How Layoffs Are Handled Is Important to An Employer's Brand

Jason David
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There is plenty of daunting news to go around in this economy. There are, without question, going to be a number of businesses that have to make hard decisions in order to remain competitive, and sometimes that may involve cutting ties with employees who, in an ideal world, make valuable members of the team. Consumers and employees alike are poised to understand dilemmas like this, but there are steps businesses can take to make those harsh decisions without doubly tarnishing their brand. If laying off workers is a step that your company arrives at, there are some measures you can put in place to do so in a respectful, minimally damaging way.

Offer resources for future employment. Nobody welcomes being laid off, or, at least, virtually nobody. It can be devastating, particularly for employees who have been with a particular company for a long time. It can be extremely daunting to enter back into the swirl of people submitting resumes, particularly when you may be competing with people who are younger and have fewer expectations about how much money they will be making. One thing companies can do is offer their employees transitional resources so that they will not be entering the labor market unprepared. Write glowing reviews of their performance, direct them to connections who may be helpful, and provide them with information about how to curate their resume and perform in an interview. Will it be more difficult to do this if you are a massive company shutting down entire branches? Of course, it will, in which case you should prepare your management team to work on a micro level as much as possible, and in any case do as much as is feasible to cultivate goodwill with people who have worked well for you. It isn’t their fault they are being laid off, so make sure you are living up to that fact.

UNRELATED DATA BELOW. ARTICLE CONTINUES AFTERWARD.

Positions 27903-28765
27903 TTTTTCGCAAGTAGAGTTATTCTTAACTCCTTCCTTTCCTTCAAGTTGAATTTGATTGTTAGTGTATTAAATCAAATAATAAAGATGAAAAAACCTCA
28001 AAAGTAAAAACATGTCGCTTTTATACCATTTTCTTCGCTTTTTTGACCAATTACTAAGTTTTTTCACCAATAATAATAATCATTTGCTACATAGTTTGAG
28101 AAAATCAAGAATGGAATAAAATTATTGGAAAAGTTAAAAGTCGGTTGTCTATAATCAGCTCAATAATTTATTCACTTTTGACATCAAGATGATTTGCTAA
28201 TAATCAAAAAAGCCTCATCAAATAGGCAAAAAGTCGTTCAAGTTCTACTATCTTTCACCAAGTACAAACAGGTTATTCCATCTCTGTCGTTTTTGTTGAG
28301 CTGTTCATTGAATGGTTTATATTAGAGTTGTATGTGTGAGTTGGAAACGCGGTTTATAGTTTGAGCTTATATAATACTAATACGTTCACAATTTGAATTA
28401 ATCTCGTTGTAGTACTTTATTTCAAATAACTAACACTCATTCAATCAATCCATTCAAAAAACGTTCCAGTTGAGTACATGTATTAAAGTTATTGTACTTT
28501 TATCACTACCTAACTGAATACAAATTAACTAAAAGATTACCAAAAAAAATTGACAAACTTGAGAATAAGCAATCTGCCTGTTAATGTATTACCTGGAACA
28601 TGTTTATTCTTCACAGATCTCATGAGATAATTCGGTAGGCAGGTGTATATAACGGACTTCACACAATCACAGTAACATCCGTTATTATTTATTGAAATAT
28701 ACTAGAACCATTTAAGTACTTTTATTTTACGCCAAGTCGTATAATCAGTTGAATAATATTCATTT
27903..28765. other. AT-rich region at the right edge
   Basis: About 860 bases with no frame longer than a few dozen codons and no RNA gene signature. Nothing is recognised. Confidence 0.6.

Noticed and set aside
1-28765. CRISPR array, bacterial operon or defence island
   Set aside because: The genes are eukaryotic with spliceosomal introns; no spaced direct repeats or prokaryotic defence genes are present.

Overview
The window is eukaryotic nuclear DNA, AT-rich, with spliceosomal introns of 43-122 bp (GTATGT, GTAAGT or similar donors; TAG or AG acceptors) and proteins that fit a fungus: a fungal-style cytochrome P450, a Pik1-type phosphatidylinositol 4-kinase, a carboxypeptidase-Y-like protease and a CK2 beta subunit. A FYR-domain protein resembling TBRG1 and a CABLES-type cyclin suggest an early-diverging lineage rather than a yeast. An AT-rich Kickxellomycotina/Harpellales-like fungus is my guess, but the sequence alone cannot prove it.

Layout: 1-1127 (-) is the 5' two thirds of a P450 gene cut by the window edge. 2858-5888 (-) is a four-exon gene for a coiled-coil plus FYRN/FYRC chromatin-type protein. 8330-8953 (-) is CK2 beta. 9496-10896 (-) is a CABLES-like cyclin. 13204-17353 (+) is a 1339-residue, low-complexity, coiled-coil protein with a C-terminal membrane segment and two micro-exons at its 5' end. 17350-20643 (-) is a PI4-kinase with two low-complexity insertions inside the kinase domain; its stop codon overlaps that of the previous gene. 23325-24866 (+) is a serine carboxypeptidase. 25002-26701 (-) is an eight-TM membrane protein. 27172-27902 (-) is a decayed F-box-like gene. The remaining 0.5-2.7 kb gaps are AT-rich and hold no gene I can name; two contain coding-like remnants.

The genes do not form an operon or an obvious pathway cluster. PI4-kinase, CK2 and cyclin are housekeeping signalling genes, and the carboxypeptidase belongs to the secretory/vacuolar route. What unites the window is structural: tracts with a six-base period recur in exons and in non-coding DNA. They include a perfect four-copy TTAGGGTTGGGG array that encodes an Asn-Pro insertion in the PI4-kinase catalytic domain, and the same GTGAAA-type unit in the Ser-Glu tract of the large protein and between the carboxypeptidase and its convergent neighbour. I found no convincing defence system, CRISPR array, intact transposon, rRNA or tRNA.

Don’t counterbalance lay-offs with massive bonuses to a few special executives. This one can be tough to thread because talented executives are often spry even during tough economies, so companies have to do what they can to compensate them for completing valuable work, but there are few headlines more damaging than “factories close as execs receive massive bonuses.” Layoffs ought to present to the public an image of company-wide sacrifice, not one of subjecting their loyal employees to possible foreclosure so that a small handful of elites can buy new yachts. Find ways to compensate your upper-management team that doesn’t read as a slap in the face to your rank-and-file employees.

There is no way to enter into layoffs that doesn’t entail a degree of sadness and struggle. Make sure you are presenting an image that promotes not only good business sense, but also civic responsibility.


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